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Sony announces NEX-5R mirrorless camera with Wi-Fi, better focus, and more controls

Sony announces NEX-5R mirrorless camera with Wi-Fi, better focus, and more controls

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Sony has announced the NEX-5R, its latest interchangeable-lens camera.

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Sony's mirrorless cameras get better and better, and now they're good enough that the company says it's taking aim at your DSLR. Sony just announced the NEX-5R at IFA in Berlin, and the successor to the NEX-5N has a few key new additions. There's finally a physical control dial on the 16.1-megapixel camera, so you can flip through settings much more easily. There's also a new Function button that makes the scroll wheel even more versatile. The camera's autofocus performance has been improved, using a hybrid AF system that combines phase-detect and contrast-detect focus to give both faster and more precise focus — we've seen something similar on the Canon T4i, and it really works.

The other new feature is Wi-Fi connectivity: the NEX-5R is Sony's first interchangeable-lens camera to come with Wi-Fi, and the implementation is actually quite clever. It connects with Sony's PlayMemries apps and service, giving you an easy way to backup and transfer photos off your camera. There are Android and iOS apps for PlayMemories, and both apps work well and connect easily to the camera — PlayMemories is a fairly mature service, so Sony didn't have to reinvent the wheel for a Wi-Fi camera. Sony's also going to be developing "Camera Apps," small bits of added functionality or new features, which can be easily downloaded to the phone instead of requiring a huge firmware update.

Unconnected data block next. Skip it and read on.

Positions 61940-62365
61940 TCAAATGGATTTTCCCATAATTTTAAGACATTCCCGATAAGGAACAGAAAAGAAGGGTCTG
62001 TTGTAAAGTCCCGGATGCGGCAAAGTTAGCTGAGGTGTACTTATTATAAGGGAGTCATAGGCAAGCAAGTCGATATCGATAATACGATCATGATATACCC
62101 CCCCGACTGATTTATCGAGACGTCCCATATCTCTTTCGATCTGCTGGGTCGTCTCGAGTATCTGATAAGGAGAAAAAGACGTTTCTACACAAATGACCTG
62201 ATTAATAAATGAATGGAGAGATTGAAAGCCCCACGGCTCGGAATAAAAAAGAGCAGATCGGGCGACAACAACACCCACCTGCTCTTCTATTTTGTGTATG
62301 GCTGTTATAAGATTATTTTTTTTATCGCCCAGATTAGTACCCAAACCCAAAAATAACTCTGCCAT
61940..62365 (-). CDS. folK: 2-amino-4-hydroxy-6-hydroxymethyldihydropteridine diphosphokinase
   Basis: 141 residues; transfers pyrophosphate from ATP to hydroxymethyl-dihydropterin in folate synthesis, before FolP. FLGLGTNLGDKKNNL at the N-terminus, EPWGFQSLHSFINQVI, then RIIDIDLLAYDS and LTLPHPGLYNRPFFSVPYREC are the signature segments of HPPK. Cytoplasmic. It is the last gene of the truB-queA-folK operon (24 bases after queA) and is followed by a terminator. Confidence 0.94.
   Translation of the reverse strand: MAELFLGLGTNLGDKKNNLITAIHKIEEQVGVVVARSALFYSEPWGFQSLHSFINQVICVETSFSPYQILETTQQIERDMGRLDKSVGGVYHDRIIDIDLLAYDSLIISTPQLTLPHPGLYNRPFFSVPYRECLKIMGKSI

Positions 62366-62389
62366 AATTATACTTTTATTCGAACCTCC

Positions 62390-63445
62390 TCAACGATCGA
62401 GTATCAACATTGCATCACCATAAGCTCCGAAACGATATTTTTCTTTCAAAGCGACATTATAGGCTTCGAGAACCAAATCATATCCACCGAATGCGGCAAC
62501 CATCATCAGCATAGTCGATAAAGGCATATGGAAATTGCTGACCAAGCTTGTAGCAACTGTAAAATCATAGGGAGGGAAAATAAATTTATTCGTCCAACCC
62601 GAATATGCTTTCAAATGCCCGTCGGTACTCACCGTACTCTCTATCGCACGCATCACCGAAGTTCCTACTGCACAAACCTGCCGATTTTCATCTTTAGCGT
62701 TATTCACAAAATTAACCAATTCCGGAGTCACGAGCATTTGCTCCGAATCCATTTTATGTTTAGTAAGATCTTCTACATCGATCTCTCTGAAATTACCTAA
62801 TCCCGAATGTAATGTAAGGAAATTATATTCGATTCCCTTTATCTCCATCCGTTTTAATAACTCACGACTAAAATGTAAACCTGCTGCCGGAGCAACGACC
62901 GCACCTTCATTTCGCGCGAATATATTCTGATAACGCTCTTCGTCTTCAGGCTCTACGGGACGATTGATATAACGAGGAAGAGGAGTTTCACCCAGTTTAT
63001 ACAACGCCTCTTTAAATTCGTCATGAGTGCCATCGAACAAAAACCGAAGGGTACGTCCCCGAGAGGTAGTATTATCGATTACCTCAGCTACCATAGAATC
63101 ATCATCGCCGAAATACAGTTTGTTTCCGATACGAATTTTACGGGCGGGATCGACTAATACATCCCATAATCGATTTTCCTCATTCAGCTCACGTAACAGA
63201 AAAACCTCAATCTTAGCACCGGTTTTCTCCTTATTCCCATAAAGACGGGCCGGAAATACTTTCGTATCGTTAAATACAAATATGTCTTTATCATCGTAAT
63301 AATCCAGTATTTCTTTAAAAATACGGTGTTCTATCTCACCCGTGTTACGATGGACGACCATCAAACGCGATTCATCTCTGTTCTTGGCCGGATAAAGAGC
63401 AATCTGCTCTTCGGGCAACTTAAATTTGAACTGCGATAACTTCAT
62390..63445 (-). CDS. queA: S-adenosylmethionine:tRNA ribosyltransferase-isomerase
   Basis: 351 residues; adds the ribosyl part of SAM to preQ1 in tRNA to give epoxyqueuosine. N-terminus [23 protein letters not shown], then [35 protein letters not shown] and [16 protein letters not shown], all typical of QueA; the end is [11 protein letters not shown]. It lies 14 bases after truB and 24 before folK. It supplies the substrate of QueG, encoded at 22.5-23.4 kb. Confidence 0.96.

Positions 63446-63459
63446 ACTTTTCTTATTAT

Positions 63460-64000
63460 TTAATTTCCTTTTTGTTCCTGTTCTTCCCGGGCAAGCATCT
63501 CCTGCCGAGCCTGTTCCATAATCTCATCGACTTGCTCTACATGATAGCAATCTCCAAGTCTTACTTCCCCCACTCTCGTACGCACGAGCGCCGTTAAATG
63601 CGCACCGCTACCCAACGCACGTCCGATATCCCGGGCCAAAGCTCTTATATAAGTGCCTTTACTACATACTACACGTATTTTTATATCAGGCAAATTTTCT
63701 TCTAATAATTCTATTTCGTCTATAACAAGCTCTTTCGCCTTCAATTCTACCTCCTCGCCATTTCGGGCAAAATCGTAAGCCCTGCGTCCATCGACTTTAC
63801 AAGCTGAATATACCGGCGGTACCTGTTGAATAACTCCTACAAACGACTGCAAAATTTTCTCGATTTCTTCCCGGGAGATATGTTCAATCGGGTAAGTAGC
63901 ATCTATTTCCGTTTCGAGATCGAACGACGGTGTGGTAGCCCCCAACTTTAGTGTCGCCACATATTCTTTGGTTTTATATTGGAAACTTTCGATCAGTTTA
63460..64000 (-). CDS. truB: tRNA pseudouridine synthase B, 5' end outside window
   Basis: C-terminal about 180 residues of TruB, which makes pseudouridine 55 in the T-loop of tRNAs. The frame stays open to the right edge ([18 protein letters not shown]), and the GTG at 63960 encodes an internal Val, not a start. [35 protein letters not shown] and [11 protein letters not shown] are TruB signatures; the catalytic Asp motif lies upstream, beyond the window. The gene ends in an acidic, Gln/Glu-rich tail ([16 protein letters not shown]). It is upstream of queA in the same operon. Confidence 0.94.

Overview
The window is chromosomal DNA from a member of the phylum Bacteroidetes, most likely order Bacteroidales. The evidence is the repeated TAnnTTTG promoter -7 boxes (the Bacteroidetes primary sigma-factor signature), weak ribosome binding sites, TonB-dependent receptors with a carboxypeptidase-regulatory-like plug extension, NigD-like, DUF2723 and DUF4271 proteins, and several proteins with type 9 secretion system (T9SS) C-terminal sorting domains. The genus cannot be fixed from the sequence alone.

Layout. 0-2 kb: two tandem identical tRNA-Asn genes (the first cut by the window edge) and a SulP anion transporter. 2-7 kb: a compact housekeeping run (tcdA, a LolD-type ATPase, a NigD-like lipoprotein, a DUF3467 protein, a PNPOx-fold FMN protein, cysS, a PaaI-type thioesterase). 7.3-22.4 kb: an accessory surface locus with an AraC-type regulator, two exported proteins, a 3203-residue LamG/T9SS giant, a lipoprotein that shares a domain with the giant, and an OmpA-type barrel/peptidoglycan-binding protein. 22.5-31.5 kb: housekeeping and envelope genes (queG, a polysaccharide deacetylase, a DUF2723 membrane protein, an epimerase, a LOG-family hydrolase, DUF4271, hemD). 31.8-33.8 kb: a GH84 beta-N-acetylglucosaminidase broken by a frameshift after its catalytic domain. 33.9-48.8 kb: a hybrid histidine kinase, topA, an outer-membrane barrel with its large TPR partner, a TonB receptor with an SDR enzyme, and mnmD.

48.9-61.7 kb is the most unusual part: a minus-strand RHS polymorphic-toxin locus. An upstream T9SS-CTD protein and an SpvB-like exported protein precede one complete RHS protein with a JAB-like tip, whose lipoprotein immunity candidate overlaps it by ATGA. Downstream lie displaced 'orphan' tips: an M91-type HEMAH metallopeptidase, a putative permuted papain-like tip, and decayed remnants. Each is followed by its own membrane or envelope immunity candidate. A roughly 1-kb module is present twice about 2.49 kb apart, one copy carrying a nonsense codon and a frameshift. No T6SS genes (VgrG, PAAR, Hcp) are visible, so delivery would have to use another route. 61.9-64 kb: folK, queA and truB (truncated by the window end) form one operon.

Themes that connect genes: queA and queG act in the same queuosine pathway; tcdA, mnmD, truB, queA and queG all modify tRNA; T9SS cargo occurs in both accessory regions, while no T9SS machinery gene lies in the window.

A camera with an app store

Otherwise, the changes between the NEX-5N and the new NEX-5R are fairly evolutionary. The camera has a tiltable touchscreen with tap-to-focus and tap-to-shoot functionality, and can shoot 1080p video at 60 frames per second. It only weighs 7.7 ounces, too, which is perhaps its most compelling advantage over a DSLR.

The NEX-5R will be available in October. It'll come in silver, black, and white (we preferred the silver when we tried out the new camera), and will cost $650 body-only or $750 with an 18-55mm kit lens. We're not sure we're ready to kiss our DSLRs goodbye yet, but Sony's creeping ever closer to that day.

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